Manufacturing Survey: Uncertainty Over Government Policy Holding Back Growth

The NAM/IndustryWeek Survey of Manufacturers for the third quarter of 2013 shows that concerns over rising health care costs, our nation’s long-term fiscal challenges and increasing regulatory burdens continue to hold back robust growth for manufacturers.

Small, medium and large manufacturers all noted the uncertainties surrounding implementation of the Affordable Care Act as a top concern, and many are still unaware of their premium costs for next year. Fixing the long-term federal debt ranks as the top policy fix manufacturers would like to see from Washington.

“Manufacturing leaders continue to worry about the long-term challenges confronting the nation, particularly on fiscal and monetary matters,” commented NAM Chief Economist Chad Moutray. “These uncertainties, combined with Washington’s current regulatory agenda, continue to hold back robust growth in the sector.”

Key survey findings include the following:

  • Manufacturers are cautiously optimistic that growth will continue this year amid an uptick in sales and production in recent months. However, growth and hiring continue to be modest at best, with only 20,000 additional manufacturing jobs added over the past 12 months.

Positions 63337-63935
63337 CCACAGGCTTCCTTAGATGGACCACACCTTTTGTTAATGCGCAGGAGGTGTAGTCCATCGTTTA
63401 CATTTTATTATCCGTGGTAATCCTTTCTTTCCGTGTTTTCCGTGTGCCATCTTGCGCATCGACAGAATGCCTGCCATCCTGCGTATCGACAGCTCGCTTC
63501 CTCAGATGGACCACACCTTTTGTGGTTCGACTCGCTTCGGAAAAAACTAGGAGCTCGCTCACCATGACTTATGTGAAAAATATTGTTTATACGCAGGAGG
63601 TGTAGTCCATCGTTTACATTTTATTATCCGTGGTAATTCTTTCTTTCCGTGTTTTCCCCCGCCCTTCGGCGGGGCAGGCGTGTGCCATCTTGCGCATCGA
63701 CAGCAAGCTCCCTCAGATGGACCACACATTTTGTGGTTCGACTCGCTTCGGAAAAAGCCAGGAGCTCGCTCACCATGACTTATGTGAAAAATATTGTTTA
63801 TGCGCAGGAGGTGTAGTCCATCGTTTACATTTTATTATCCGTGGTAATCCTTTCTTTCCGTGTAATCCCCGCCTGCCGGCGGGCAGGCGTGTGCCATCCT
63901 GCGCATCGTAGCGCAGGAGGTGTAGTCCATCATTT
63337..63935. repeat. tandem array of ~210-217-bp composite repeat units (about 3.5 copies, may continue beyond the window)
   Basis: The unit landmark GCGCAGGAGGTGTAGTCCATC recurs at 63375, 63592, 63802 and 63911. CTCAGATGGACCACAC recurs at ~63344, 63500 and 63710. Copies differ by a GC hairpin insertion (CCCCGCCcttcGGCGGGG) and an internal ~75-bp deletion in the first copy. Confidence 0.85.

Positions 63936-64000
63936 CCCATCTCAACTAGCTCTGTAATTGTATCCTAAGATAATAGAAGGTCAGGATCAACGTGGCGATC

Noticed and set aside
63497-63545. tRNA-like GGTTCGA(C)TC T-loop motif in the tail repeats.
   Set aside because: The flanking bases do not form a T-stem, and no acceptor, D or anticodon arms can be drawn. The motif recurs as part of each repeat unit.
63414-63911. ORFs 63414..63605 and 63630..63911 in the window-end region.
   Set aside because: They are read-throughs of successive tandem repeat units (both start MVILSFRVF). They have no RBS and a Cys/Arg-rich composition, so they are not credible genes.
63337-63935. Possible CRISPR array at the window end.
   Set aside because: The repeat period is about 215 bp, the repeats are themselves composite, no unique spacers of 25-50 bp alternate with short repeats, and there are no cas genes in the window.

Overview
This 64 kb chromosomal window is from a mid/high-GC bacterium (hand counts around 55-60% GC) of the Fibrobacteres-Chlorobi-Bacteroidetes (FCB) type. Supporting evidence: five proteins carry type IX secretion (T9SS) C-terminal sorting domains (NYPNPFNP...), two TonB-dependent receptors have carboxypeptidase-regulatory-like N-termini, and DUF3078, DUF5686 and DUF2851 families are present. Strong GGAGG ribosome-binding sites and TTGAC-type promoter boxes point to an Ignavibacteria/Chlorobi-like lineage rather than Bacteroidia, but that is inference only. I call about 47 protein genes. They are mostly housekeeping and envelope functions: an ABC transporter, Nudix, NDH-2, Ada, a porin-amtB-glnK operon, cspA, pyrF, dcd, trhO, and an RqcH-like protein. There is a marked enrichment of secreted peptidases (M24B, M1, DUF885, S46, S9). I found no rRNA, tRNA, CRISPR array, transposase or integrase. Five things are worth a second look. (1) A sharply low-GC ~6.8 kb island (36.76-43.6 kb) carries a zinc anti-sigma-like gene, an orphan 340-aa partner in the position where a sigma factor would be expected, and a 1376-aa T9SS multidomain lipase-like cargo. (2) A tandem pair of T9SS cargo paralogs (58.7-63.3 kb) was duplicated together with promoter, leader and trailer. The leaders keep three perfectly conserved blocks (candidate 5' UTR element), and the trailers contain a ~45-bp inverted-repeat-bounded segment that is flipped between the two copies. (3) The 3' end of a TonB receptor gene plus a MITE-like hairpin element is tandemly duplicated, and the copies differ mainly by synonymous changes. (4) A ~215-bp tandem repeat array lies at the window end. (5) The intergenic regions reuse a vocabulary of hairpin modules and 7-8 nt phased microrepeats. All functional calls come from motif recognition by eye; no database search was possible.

• Nearly 75 percent of manufacturers identified rising health care and insurance costs as their most important challenge. There is a strong perception that these costs will rise significantly, particularly at the small and medium-sized level.
  • Nearly 85 percent of manufacturers identified finding a long-term federal budget deal that tackles the debt as the top policy they would like to see from Washington.
  • As the Federal Reserve begins to debate “tapering” its asset purchases, perhaps as soon as its September meeting, the survey asked manufacturers how concerned they were regarding the Federal Reserve’s “exit strategy.” On a scale from 1 to 10, with 10 being “extremely worried,” responses averaged a 6. This suggests at least a moderate degree of concern, but perhaps not as much as anecdotal evidence might have suggested.

“The survey found that business activity picked up moderately in the third quarter,” noted Moutray. “The percentage of manufacturers who were either somewhat or very positive about their company’s outlook rose from 72.3 percent in June to 76.1 percent in September. While this suggests improvement across the year—particularly from the December NAM/IndustryWeek Survey of Manufacturers when businesses were worried about the fiscal cliff—it also indicates that growth remains less than robust, especially compared to the beginning of 2012. For the most part, our survey results mirror other recent economic data that note progress in business activity in the summer relative to some weaknesses during the spring.”

An NAM model suggests that manufacturing production could increase 3.5 percent at the annual rate over the next two quarters, which would indicate a pickup in activity from the current pace.

The NAM/IndustryWeek Survey of Manufacturers was conducted among the NAM’s membership of small, medium and large manufacturers, including more than 25 Council of Industry members. Read news coverage in The Hill, Reuters, Bloomberg, The New York Times and the American City Business Journals. Click here for our Shopfloor blog post.